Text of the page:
Silver salts having greater solubility in water than silver chloride can be introduced into the re-circulation system in the form of aqueous solutions. Thus, in the absence of a silver complexing agent, aqueous solutions of silver nitrate, silver chlorate, silver fluoride, silver fluosilicate, silver sulfate, silver acetate, silver lactate, silver propionate or combinations thereof, may be used to produce silver chloride in situ. Silver nitrate is most frequently used because of price and high water solubility.
A particularly advantageous way of packaging silver salts is to incorporate them into pellets of chlorine-releasing chemicals, such as calcium hypochlorite and trichloro-s-triazinetrione. An advantage of mixing silver salts with chlorine-releasing chemicals is that the latter are strong oxidizing agents, which inhibit reduction of silver ion to elemental silver during manufacture, storage and application. Further protection is afforded by wrapping each pill or pellet individually.
Silver salts can also be formed into tablets or pills by mixing a silver salt with a binder material and then pressing or compacting the mixture to form tablets. Binders are well known in the art of making tablets and are substances that cause the components of a mixture to cohere. I find materials such as corn starch, magnesium stearate, microcrystalline cellulose and powdered cellulose to be suitable for use in this invention. Many chlorine-releasing agents themselves function as binders, such as, for example, the chlorine-releasing compounds mentioned above.
Referring now to the drawing, FIG. 1 shows a pool and DE filter system indicated by the general reference numeral 10. The pool is identified by reference numeral 2 and contains the main body of pool water 15. A portion of water is continuously removed from the main body 15 via leaf trap 3 and leaf basket 4. This water flows via line 5 to line 52. Water is also removed from the main body 15 by pool drain 8 and flows via line 9 to line 52. The combined stream in line 52 is then pumped by means of pump 7 in line 52 to lines 13 and 14 containing valves 11 and 12, respectively. Each of lines 13 and 14 communicates with the interior of filter tank 17, but with different portions thereof.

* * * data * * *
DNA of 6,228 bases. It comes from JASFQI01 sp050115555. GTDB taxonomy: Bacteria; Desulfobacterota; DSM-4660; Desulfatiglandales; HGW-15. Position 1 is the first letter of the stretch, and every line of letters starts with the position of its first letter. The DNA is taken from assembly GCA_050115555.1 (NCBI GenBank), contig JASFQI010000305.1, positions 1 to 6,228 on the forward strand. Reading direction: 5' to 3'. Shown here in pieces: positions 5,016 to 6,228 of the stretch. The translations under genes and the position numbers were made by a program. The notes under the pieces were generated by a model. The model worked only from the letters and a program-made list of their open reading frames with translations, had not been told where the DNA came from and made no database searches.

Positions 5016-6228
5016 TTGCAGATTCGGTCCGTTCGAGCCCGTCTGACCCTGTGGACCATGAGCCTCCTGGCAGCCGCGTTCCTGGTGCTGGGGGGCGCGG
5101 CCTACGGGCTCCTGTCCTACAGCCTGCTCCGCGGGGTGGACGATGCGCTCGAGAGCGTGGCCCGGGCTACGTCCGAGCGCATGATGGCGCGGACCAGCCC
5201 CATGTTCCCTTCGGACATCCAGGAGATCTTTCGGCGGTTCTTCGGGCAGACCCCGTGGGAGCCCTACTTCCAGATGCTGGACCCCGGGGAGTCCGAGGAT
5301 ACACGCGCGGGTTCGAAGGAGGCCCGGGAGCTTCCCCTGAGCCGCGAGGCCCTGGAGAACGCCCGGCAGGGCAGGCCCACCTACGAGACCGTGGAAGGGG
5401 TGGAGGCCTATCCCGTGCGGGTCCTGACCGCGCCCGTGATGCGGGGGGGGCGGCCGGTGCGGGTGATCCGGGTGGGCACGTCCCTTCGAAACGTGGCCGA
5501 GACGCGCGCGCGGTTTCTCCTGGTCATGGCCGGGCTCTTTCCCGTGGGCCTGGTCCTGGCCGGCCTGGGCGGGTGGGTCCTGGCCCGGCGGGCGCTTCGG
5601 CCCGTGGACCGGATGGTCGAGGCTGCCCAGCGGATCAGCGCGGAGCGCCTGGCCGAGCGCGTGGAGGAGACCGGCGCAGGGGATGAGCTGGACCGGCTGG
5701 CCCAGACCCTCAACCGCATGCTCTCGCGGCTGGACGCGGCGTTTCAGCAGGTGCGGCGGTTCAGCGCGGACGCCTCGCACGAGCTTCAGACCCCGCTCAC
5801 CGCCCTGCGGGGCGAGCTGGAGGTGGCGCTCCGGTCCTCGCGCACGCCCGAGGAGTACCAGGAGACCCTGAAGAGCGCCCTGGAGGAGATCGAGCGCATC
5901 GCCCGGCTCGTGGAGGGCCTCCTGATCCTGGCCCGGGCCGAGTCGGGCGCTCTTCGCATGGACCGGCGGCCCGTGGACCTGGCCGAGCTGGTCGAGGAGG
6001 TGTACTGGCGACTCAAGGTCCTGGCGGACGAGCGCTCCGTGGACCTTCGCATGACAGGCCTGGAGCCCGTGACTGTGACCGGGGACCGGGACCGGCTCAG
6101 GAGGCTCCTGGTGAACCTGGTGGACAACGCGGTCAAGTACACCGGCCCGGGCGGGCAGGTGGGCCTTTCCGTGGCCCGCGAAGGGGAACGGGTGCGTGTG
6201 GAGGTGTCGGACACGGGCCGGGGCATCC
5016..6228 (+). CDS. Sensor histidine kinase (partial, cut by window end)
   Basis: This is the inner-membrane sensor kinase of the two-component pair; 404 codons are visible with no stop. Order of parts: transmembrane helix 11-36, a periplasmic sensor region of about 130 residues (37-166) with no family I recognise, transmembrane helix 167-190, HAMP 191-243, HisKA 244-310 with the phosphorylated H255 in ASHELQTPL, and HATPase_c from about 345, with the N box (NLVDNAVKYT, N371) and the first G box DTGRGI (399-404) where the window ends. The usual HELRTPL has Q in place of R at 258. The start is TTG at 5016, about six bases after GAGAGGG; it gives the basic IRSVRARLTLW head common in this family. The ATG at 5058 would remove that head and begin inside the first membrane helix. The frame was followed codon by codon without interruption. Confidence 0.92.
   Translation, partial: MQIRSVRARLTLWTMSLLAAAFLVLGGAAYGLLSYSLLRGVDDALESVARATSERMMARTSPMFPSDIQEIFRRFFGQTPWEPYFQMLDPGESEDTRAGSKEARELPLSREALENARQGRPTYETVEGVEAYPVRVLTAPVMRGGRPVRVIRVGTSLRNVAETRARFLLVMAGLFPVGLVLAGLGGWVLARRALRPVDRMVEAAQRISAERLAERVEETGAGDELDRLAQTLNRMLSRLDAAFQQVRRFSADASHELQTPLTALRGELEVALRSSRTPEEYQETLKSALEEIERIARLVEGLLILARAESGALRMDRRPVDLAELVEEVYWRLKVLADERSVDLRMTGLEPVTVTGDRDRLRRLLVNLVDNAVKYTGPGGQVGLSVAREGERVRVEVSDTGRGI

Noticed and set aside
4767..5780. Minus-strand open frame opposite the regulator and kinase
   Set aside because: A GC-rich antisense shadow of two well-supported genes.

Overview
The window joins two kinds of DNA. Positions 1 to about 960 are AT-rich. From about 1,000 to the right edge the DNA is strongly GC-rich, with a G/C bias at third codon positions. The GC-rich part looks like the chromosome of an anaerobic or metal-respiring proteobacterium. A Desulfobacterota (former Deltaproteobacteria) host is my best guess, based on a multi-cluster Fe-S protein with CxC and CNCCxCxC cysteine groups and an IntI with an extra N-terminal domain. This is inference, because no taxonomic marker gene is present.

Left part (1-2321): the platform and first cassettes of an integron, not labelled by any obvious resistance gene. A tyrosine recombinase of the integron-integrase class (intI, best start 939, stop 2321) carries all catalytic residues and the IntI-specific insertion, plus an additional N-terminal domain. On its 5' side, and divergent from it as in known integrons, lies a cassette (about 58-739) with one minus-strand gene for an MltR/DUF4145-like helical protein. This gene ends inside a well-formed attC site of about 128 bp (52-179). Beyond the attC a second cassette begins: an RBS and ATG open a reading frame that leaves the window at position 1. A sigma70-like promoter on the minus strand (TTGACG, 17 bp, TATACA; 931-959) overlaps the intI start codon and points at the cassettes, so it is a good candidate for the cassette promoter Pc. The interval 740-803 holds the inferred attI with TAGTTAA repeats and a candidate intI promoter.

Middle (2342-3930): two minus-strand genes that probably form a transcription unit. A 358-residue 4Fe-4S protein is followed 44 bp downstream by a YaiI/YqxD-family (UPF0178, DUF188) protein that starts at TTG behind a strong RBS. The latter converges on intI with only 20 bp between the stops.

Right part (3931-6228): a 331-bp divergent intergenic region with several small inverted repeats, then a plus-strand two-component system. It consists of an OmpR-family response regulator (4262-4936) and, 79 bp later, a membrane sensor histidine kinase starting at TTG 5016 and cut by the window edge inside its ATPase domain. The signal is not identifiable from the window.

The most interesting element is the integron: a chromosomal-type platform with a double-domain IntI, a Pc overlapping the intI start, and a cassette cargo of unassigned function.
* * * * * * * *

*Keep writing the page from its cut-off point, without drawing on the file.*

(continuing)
As can be seen from FIGS. 1 and 2, the filter tank 17 is enclosed by case 18, and contains a zone A, to which line 13 communicates and a zone B, to which line 14 communicates. As more clearly illustrated in FIG. 2, filter tank 17 is cylindrical in shape, zone B is axially disposed within tank 17 and is defined by annular filter cloth 21 and DE filter coat 22 in a cylindrical shape. Zone A is shown as an outer annular zone defined between the filter cloth 21 and the DE filter coat 22 on the inside and by filter case 18 on the outside.
As illustrated in FIG. 1, line 13 communicates with zone A, while line 14 communicates with zone B. This figure also shows that line 30, containing valve 35, communicates with zone B, while line 37, containing valve 44 communicates with zone A. A pressure gage 51 is also connected to zone A.
When the system is in the filtration mode, valves 11 and 35 are open and valves 12 and 44 are closed. Pool water 15 flows from swimming pool 2 via leaf trap 3, leaf trap basket 4 and line 5 to line 52. Pool water 15 also flows via pool drain 8 and line 9 to line 52. Water entering line 52 flows via pump 7, valve 11 and line 13 to outer annular zone A within filter tank 17. Water then passes from zone A through DE filter coat 22 and filter cloth 21 to interior cylindrical zone B to produce filtered water. The filtered water in zone B is returned to pool 2 via line 30 and valve 35. Silver chloride added to leaf trap 3, or formed in situ by the addition of a water soluble silver salt to leaf trap 3, is deposited on the filter coat 22 and thereafter dissolves into the water being re-circulated to the main body of water 15, thereby providing silver ions to the main body of water 15.
The DE filter coat 22 retains particulate matter, including silver chloride and pool debris, thus producing a clear filtrate. When material accumulated on the filter cloth 21 and filter coat 22 causes excessive resistance to flow, as indicated by excessive pressure rise in gage 51, the holding capacity of the DE has been reached and it is necessary to backwash the filter. Valves 11 and 35 are closed and valves 12 and 44 are opened during backwash. This causes water to flow from zone B back through the filter cloth 21 and filter coat 22 to zone A. DE coat 22 is dispersed and the DE powder and retained material, including silver chloride, are flushed from the system via line 37 and valve 44.
A new DE coat is prepared by returning the valves to the filtration position (i.e., valves 11 and 35 open, while valves 12 and 44 are closed) and adding fresh DE powder to water circulating through the leaf trap 3. DE powder accumulates on the filter cloth 21 and forms a fresh DE coat 22. All or part of the silver chloride wasted with the DE can be replaced on the fresh DE coat 22 by adding silver chloride and/or compounds capable of precipitating silver chloride in situ, to water circulating through the leaf trap 3.